You’ll learn how to climb your first 5.10a (or V2, or V4, or 5.11a, or 5.12a) in this post, and more importantly, I’ll give you a framework for reliable, continuous, and measured improvement. This framework will serve you for the rest of your climbing career.
Someone on Quora recently asked “How can I climb my first 5.10a?”
Some variation of this question goes by on /r/climbing all the time.
This question is a good question for a two reasons:
- You’re already improving. If you want to improve, you probably are improving, or even if you feel like you’re not, you’re close to making more improvement, with the right approaches. For this, I salute you!
- Improve at improving: Learning how to climb the next grade (V2, 5.10, V5, 5.11, etc) will teach you how to learn to climb even harder. This current climbing barrier will be a mini-experiment for “how do you systematically improve at climbing”, and as you improve, you’ll also improve at improving. (Crazy, right?)
1.You’re already improving
How long have you been climbing? A few weeks, maybe a few months?
Do you maybe feel a little stuck right now, or you feel impatient to improve faster? (“Come on, muscles, skin, and tendons! Heal yourselves in 8 hrs of sleep every day!”)
You’re improving at rock climbing every time you go to the gym. You may not see the improvement, but this is because you’re not looking hard enough.
This isn’t feel-good nonsense, either. I’ll never say “you’re a special snowflake and can do anything and we’re all winners!”. That’s a lie. What’s true is that you’re learning a lot when you’re first starting to climb, you just don’t see it very well.
(If you’ve been climbing for a few years and feel like you’ve stagnated, you probably have stagnated, and are not improving. The framework I outline below will be useful to you, too.)
In the beginning… of your climbing career
Think back to the first time you tried climbing. Do you recall how strange the different holds felt? You probably grabbed a jug, and thought “this makes sense” and then felt a crimp, a pinch, or especially a sloper and thought “wtf?”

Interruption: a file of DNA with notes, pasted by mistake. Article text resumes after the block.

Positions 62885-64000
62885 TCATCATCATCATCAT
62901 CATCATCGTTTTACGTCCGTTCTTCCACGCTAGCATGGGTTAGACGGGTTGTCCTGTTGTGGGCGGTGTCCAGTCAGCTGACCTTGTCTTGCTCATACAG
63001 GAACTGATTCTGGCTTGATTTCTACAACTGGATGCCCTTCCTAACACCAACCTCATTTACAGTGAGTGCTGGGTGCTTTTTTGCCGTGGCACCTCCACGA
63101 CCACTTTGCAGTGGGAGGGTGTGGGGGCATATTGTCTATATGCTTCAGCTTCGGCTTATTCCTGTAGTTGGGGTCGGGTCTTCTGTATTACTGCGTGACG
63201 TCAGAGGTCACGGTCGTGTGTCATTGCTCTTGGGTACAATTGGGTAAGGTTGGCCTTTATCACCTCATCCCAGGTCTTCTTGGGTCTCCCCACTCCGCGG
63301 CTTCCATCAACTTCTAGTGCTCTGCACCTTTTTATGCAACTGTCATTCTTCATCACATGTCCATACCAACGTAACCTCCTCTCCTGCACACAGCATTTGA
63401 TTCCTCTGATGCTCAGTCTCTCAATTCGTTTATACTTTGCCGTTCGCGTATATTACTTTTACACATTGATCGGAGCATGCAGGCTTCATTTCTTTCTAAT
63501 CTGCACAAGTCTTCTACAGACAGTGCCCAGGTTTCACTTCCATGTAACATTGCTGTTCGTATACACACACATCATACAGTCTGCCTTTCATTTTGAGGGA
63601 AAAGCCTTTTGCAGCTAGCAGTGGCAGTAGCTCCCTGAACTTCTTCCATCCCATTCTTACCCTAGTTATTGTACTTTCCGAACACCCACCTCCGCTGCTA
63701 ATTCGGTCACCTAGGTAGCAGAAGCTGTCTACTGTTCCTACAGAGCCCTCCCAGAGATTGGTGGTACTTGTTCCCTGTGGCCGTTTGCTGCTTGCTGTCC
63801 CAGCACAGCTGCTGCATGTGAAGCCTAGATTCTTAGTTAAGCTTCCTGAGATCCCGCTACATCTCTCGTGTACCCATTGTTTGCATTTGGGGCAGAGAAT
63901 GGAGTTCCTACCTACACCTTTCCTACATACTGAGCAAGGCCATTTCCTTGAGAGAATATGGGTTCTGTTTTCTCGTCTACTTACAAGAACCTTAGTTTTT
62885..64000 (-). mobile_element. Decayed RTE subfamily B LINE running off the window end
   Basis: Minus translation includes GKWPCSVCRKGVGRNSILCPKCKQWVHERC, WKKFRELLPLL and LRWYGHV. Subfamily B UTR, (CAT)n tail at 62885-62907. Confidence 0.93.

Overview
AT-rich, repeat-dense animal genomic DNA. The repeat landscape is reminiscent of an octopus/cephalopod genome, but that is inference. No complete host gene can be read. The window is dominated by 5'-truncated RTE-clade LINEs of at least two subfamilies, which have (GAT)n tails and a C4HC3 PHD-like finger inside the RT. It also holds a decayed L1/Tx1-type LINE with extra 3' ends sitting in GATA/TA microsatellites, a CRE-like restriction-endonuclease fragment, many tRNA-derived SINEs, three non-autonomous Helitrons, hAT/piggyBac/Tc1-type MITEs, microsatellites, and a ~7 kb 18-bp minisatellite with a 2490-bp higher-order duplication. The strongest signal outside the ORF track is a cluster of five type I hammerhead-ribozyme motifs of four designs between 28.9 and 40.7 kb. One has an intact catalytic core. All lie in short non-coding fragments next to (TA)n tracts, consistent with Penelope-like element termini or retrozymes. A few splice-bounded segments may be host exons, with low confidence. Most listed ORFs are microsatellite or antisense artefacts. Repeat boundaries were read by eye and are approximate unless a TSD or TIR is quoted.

Now, a few months/years later, looking at a climb from the ground, you can imagine how you might use different holds. You don’t have to re-learn how to hold onto an undercling every time you touch an undercling.
Every time you get on the wall, you’re improving, thanks to building new schema. A schema is:
an organized pattern of thought or behavior that organizes categories of information and the relationships among them.
Every time you rock climb, you are building your own “mental library” of hold types, movement patterns, etc.
Imagine you asked someone for advice on some specific boulder problem you were working on, and they said “shift your hips over the right foot, lock off your left hand, and throw with your right hand for the pinch.”
If they’d never done any of those individual components, this would feel rather difficult. But, right now, every time you go climbing, you’re teaching yourself these complex movement patterns that you will start being able to combine into more complex “chunks”.
Here’s a good example. This is an excellent depiction of what it looks like to build a mental library of movement patterns:
Video embedded in this Quora answer about how to climb 5.10a by Jane Kim. Well worth a read.
Look for the increasing complexity of her movement over time. This increased complexity is because she’s building “chunks” of movement that she can use when the situation calls for it, without having to think hard about the movement.
I promise that from 0:51-1:01 she’s not thinking “high right foot, pivot hips to right, use momentum to move my low foot up, twist lock into my low hand and extend my left to the jug, and now quickly open my hips to the left, move my right hand, step through with my left foot, use a left hand intermediate to adjust my balance to move my foot up again, and go again with the left to a good hold.”
She’s just rock climbing.
Improve at improving
The other reason “how do I climb my first 5.10a/V2” is such a good question is because the process you take that will get you to 5.10a is pretty similar to the process you can use to get to 5.10d, or 5.11a, or maybe even 5.12a (Or V3, V5, V8). The exact things you’ll do to move between the grades will change, but the strategic approach will not change.
What this means is we need to build a framework for improvement.
No matter what the area of improvement is, these four rules of thumb will take you pretty far:
- Ask for help
- Repeat the fundamentals
- Build short feedback cycles
- Set good goals
Ask for help
You’re new to climbing, so most people are better than you at climbing. This is a great thing! You can ask almost anyone questions about rock climbing, and get value from it. Flip this to someone like Sharma. How many people do you think he can ask for advice on his current project?